Double mutation SARS-CoV-2 variant emerges in India: How should our COVID response change?

Some variants can escape naturally induced immunity, vaccine manufacturers will need to develop better vaccines to cover these new variants.

The Conversation April 07, 2021 10:42:33 IST
Double mutation SARS-CoV-2 variant emerges in India: How should our COVID response change?

a woman receives the AstraZeneca COVID-19 vaccine, manufactured by the Serum Institute of India, in Noida, a suburb of New Delhi, India. Image credit: AP Photo/Altaf Qadri

After genome sequencing of over 10,000 COVID-19 cases in India, researchers have discovered a new variant with two new mutations which may be better at evading the immune system.

In 15-20 percent of samples from the Indian state of Maharashtra (the state accounting for 62 percent of cases in the country) a new, double mutation in key areas of the virus has been detected. These are now known as the E484Q and L452R mutations.

Double mutation SARSCoV2 variant emerges in India How should our COVID response change

A woman along with a girl walk past a graffiti, depicting the coronavirus in Mumbai, India. Image credit: AP Photo/Rafiq Maqbool

What makes the variant different?

Both these mutations are concerning because they are located in a key portion of the virus – the spike protein – that it uses to penetrate human cells. Spike proteins attach via a “receptor binding domain”, meaning the virus can attach to receptors in our cells.

These new mutations include changes to the spike protein that make it a “better fit” for human cells. This means the virus can gain entry more easily and multiply faster. Given what we have seen with other similar mutations, it might also make it harder for our immune system to recognise the virus due to its slightly different shape. This means our immune system may not be able to recognise the virus as something it has to produce antibodies against.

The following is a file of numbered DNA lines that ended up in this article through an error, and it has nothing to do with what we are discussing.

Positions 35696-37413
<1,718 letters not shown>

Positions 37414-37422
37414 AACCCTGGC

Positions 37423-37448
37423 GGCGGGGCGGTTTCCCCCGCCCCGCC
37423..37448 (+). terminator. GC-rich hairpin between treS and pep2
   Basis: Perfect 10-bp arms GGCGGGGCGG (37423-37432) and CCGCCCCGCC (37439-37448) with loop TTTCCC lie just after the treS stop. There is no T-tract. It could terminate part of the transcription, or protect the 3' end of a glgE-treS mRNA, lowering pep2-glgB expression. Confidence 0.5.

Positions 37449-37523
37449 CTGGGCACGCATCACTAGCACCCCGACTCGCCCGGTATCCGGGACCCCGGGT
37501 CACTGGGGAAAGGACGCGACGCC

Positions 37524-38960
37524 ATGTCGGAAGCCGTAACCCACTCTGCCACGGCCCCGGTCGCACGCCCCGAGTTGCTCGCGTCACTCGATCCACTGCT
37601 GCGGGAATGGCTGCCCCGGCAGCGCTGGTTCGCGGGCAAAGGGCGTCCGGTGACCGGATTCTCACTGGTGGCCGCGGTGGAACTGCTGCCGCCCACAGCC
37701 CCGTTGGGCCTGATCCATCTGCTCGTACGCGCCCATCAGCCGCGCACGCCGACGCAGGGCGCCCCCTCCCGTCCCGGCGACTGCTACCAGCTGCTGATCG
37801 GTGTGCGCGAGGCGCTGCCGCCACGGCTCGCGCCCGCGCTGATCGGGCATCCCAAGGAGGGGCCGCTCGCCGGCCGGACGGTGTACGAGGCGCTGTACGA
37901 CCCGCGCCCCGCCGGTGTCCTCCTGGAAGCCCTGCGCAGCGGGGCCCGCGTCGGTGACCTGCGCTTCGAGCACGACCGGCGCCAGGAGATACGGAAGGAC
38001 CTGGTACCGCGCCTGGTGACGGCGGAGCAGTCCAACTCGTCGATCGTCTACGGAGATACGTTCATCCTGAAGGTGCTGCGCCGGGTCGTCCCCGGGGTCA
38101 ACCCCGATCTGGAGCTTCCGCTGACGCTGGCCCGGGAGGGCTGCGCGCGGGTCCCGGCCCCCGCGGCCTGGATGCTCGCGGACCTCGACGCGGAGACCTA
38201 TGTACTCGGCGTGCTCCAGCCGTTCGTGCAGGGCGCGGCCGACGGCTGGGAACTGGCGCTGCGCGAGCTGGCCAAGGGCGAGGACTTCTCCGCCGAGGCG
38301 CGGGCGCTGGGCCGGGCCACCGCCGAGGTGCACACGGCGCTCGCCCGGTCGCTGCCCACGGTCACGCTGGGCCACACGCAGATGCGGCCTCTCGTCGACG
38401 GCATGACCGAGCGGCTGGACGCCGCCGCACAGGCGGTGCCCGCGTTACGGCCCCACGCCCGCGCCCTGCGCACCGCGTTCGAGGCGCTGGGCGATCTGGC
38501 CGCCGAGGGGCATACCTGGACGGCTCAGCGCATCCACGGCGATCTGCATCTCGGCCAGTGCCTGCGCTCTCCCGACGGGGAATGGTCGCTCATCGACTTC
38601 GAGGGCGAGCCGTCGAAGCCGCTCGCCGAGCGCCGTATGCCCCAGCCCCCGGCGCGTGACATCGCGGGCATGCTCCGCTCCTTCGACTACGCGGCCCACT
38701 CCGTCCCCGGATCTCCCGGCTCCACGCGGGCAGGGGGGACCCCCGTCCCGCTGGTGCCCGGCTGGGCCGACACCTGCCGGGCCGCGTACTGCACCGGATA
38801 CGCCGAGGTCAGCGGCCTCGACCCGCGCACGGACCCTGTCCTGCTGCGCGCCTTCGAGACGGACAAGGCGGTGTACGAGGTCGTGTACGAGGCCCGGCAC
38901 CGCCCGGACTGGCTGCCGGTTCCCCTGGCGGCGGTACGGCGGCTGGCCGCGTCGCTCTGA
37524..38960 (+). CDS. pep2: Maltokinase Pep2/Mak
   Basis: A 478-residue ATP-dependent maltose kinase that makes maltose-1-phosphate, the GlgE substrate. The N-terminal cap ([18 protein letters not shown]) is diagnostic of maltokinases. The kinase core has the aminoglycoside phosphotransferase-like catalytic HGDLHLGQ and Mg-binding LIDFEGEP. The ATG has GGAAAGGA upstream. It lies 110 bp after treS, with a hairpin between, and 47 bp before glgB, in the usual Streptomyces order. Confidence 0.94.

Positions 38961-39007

The emergence of these new variants has only been possible because of the continued viral replication in areas with high circulation.

Though the Indian government has said the data on the variants circulating in India (including this new Indian variant and others including the UK strain) are not sufficient to link them to the rapid increase in the number of cases in the country, we think it’s the most likely explanation. The country had managed to bring down the rate in February, but a sudden increase in the number of reported cases is now being reported.

 

Implications

The implications of these developments are greatly concerning – not just for India, but for the rest of the world. Mutations can result in 20 percent more in-hospital deaths, as we witnessed during the second wave in South Africa. This is because some mutant variants have the ability to spread faster, resulting in sudden surges and, therefore, an overburdened health system.

But there’s hope. Places around the world with higher vaccination coverage such as the UK and Israel are witnessing a steady decrease in cases.

Most of the currently approved vaccines around the world have been found to evoke an immune response to some extent against multiple variants. But no trials have yet been undertaken on the effectiveness of vaccines against these new Indian mutations.

To make it difficult for the mutant strains to develop vaccine resistance, we have to ensure wider and faster vaccine coverage across the world.

Double mutation SARSCoV2 variant emerges in India How should our COVID response change